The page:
Regina Schroeter

The Art of Deception Hearts Explained

Here you can read about each heart exhibited in The Art Of Deception Exhibition in the Sluisdeurenloods

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Observing The Art Of Deception -

NO. 1 - GHOST HEART
A decellularized pig heart
By using a biomedical procedure called decellularization, organs such as hearts and lungs can be harvested from the newly dead, stripped of the their cellular contents and re-engineered with the recipient’s own stem cells so they might beat again. The so-called “ghost heart” is the white protein scaffold of the heart upon which manipulations can be added.
Collaboration with Erasmus Medical Center Rotterdam

NO. 2 - SHRUNKEN HEART
heart shrunken to 1/20th its original size
This small heart has the potential to do the work of a larger heart while leaving room for the enlargement of our other organs.

NO. 3 - HEART OF STEEL
An armoured heart coated with iron filings
With a series of magnets, an electromotor and custom electronics, the heart is reanimated with moving iron filings.
Collaboration with Suzanne van Beest

NO. 4 - HAND OVER HEART
A compressible foam heart
Re-casting the ghost heart into a two-component foam, the heart is given flexibility so it is able to take on stress of modern life.

NO. 5 - FASHION VICTIM
A laser engraved heart
In the future, individuals may have their hearts engraved with personal touches, or even use them as a status symbol or advertisement for high- fashion brand labels

NO. 6 - HEART RAN DRY
A dehydrated heart
After decellularization, hearts can be dried like jerky in airflow-cabinets. Balloons, which were being used to preserve the heart’s shape during the drying process, were subsequently removed.

NO. 7 - HEART OF DARKNESS
A rubber casted heart with temperature sensitive dye
With a strong air pump and custom electronics, a rubber casted heart can simultaneously inflate and change color, giving it new functionality. Thermochromic dye, allows the heart to change from black to white when the temperature rises.
Collaboration with Suzanne van Beest

(NO. 8 - FIRE HEART ) not on show here at Mediamatic
A heart pumped with fluorescent blood
By injecting the heart vessels with a mixture of resin and fluorescent dyes, the network of the heart becomes visible and coloured. Blacklight and custom electronics facilitate the changing of the vessels from transparent to red.
Collaboration with Swammerdam Institute for Life Sciences Amsterdam

(NO. 9 - HEART OF THORNS) not on show here at Mediamatic
A tattooed heart
Humans have a long history of decorating their bodies with tattoos. In the future, we will be able to tattoo our inner organs to carry the names of our beloved ones even closer to our hearts.

NO. 10 - BROKEN HEART
A shell of a dissolved heart
A decellularized heart is dipped into several layers of hot wax. By then soaking it in sodium hydroxide, the original heart dissolved, and the wax cast cracked, allowing the heart’s weakest junctures to be exposed.

NO. 11 - BRIGHT HEART
heart wired with interactive lighting
Imagine a future, where our inner organs could interact with the outside world. Here a heart interacts with the spectators by using custom electronics and a sensor that triggers the heart to glow brighter if an individual approaches.

NO. 12 - SOFT HEART
A flocked heart.
Flocking, the process of introducing many small fibers onto a surface, can increase a heart’s aesthetics, tactile sensations and appearance. Here, flocking of a heart is used for functional purposes, insulating the heart with a warm custom fit black velvet.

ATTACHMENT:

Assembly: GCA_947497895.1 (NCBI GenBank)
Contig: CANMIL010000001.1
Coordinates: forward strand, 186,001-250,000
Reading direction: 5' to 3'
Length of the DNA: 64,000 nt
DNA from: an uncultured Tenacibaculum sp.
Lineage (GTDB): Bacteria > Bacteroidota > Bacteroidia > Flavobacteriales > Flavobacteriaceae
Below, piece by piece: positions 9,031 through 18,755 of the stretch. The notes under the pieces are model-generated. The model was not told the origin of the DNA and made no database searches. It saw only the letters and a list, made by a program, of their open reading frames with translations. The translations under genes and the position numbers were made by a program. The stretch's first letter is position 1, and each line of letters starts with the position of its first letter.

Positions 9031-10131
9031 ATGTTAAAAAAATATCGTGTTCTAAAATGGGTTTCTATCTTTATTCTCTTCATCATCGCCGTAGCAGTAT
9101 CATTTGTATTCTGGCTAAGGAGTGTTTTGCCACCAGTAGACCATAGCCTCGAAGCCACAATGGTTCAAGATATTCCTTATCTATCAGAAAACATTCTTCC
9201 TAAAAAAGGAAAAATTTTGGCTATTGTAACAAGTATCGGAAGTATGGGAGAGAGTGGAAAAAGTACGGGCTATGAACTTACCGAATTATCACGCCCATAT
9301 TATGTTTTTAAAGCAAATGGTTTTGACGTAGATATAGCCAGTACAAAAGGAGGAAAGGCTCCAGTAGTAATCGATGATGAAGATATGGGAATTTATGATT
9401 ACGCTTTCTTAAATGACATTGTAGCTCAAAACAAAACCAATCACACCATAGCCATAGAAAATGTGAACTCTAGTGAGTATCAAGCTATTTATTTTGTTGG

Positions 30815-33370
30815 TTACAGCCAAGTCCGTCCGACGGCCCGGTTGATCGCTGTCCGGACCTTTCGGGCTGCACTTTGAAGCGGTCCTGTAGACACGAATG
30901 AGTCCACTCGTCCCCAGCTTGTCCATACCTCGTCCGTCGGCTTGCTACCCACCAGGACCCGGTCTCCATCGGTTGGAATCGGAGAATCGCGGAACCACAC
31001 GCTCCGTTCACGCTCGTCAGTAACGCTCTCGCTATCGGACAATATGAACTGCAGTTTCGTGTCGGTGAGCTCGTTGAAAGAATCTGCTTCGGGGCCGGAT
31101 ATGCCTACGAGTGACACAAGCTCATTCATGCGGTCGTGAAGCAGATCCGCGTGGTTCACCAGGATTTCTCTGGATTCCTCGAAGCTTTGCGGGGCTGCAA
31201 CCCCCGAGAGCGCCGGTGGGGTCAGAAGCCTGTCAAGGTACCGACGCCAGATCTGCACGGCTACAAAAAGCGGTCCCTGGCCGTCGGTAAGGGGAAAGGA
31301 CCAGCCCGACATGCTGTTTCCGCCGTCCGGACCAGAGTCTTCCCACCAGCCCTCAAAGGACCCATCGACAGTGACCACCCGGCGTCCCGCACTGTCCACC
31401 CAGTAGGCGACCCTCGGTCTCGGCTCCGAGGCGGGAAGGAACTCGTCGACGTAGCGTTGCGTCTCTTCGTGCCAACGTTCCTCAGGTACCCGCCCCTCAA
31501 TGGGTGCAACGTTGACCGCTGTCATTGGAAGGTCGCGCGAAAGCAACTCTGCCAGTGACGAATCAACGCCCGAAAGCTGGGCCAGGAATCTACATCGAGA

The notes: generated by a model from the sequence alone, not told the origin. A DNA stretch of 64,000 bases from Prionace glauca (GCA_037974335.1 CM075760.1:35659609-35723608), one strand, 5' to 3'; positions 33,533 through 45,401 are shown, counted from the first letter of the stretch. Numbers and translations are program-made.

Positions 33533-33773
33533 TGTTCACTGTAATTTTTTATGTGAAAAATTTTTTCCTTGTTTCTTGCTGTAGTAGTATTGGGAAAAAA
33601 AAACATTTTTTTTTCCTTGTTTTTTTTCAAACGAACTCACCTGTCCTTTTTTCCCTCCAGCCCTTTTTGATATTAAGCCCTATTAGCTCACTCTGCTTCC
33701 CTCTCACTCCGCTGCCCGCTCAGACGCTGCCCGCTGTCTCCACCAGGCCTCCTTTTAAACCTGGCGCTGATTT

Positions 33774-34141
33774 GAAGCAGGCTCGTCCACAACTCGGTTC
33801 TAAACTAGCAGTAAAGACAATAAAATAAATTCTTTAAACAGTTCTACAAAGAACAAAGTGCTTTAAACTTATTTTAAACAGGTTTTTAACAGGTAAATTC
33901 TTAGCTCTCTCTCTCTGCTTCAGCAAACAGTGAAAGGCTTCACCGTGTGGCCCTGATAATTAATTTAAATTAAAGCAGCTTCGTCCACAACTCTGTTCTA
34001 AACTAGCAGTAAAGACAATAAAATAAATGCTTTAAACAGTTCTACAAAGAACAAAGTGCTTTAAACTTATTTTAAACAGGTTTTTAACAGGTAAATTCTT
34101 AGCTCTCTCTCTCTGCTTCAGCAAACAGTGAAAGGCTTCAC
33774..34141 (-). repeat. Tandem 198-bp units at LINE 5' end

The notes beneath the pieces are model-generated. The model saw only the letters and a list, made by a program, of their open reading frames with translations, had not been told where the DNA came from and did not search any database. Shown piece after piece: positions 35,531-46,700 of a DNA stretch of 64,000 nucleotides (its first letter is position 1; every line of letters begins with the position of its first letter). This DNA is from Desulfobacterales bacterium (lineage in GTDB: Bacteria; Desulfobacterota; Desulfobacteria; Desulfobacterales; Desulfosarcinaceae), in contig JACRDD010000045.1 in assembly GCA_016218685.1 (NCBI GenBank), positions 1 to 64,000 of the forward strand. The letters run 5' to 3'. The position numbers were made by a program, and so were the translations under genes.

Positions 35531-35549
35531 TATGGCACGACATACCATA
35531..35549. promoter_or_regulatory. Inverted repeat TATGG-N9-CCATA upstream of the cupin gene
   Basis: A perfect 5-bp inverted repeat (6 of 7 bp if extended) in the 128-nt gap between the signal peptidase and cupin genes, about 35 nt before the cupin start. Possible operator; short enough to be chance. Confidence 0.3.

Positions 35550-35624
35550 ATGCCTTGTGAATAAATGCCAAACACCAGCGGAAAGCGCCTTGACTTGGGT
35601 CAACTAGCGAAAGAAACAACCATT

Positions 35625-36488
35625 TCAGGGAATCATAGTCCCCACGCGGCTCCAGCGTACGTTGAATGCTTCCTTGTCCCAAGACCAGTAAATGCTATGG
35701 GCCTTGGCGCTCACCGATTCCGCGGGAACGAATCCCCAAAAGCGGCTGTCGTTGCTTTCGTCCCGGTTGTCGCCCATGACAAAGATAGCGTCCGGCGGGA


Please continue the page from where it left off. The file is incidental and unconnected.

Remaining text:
(NO. 13 - QUEEN OF HEARTS) not on show here at Mediamatic
An embroidered heart
Using custom electronics, the heart becomes bright when the UV-sensitive yarn is activated by UV-lights. The embroidery patterns mimic cardiomyocites (heart cells) demonstrating how parts of the organ can be crafted in isolation.

NO. 14 - MISSING HEART
A tissue-less heart
By first injecting the vessels with resin, a cast of the veins can be separated from the rest of the heart. Sodium hydroxide is used to dissolve the heart tissue, leaving only the vessel network.
Collaboration with Erasmus Medical Center Rotterdam

NO. 15 - INSIDE OUT
A heart’s interior
By cutting the heart open, and sewing it back together, but inside out, the heart’s interior is exposed, allowing nothing to be hidden.

NO. 16 - DEEP INSIDE MY HEART
A cast of the inside of the heart
Cast in resin, the muscle fibers of the heart are captured before they decay.

NO. 17 - TRUE HEART
A plastinated heart
Plastination is a technique used to preserve bodies or body parts first developed by Gunther von Hagens in 1977. The water and fat are replaced by plastics, producing objects that can be touched, do not smell or decay, and retain most properties of the original sample. In this way, manipulated, personalized hearts of the future can be preserved and passed down through generations.

NO. 18 - HEART OF THE BEAST
A heart growing hair
In the future, organs may share functions, taking on characteristics of other parts of the body. Here, a heart grows hair, which is normally a function of skin follicles.

NO. 19 - HEART OF STONE
A concrete heart jewelled with gold and silver
Will organs always be free from decoration? Vessels cast in first grade silver and 14 carats yellow gold decorate the first crowned heart, showing how wealth and status can infiltrate into organs.
Collaboration with Galerie PUUR

NO. 20 - HEART WEB
A regenerated crocheted heart
With a digital embroidery machine, the shape of the heart and its vessels can be designed from scratch. Here, the tissue was crocheted onto water dissolvable tissue.
Collaboration with Lise Lefebvre

NO. 21 - HEART OF MY HEART
3D printed heart
With new 3D printing techniques, an edited copy of the heart output can be transformed into a square rotating aorta for those who prefer sharp angles.
Collaboration with University Medical Center Utrecht